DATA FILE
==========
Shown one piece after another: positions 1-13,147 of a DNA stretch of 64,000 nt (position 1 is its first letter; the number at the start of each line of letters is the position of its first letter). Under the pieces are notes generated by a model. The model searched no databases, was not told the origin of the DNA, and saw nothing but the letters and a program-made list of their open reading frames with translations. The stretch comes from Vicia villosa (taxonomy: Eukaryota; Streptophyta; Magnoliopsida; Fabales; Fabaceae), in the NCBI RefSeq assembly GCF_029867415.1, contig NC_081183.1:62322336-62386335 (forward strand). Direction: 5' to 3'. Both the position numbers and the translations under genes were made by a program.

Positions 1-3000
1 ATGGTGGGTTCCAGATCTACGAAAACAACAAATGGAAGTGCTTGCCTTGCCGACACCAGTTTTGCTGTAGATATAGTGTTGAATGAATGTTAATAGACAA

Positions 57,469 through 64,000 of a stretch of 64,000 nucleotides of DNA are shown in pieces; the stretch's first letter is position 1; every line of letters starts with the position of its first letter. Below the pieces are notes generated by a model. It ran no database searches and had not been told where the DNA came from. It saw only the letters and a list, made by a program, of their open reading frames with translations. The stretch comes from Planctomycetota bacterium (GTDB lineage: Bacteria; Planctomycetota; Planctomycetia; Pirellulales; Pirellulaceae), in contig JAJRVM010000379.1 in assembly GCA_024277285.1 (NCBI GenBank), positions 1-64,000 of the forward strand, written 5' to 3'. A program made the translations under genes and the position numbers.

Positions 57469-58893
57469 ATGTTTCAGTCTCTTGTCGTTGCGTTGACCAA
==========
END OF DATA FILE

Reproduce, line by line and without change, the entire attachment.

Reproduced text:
Shown one piece after another: positions 1-13,147 of a DNA stretch of 64,000 nt (position 1 is its first letter; the number at the start of each line of letters is the position of its first letter). Under the pieces are notes generated by a model. The model searched no databases, was not told the origin of the DNA, and saw nothing but the letters and a program-made list of their open reading frames with translations. The stretch comes from Vicia villosa (taxonomy: Eukaryota; Streptophyta; Magnoliopsida; Fabales; Fabaceae), in the NCBI RefSeq assembly GCF_029867415.1, contig NC_081183.1:62322336-62386335 (forward strand). Direction: 5' to 3'. Both the position numbers and the translations under genes were made by a program.

Positions 1-3000
1 ATGGTGGGTTCCAGATCTACGAAAACAACAAATGGAAGTGCTTGCCTTGCCGACACCAGTTTTGCTGTAGATATAGTGTTGAATGAATGTTAATAGACAA

Positions 57,469 through 64,000 of a stretch of 64,000 nucleotides of DNA are shown in pieces; the stretch's first letter is position 1; every line of letters starts with the position of its first letter. Below the pieces are notes generated by a model. It ran no database searches and had not been told where the DNA came from. It saw only the letters and a list, made by a program, of their open reading frames with translations. The stretch comes from Planctomycetota bacterium (GTDB lineage: Bacteria; Planctomycetota; Planctomycetia; Pirellulales; Pirellulaceae), in contig JAJRVM010000379.1 in assembly GCA_024277285.1 (NCBI GenBank), positions 1-64,000 of the forward strand, written 5' to 3'. A program made the translations under genes and the position numbers.

Positions 57469-58893
57469 ATGTTTCAGTCTCTTGTCGTTGCGTTGACCAA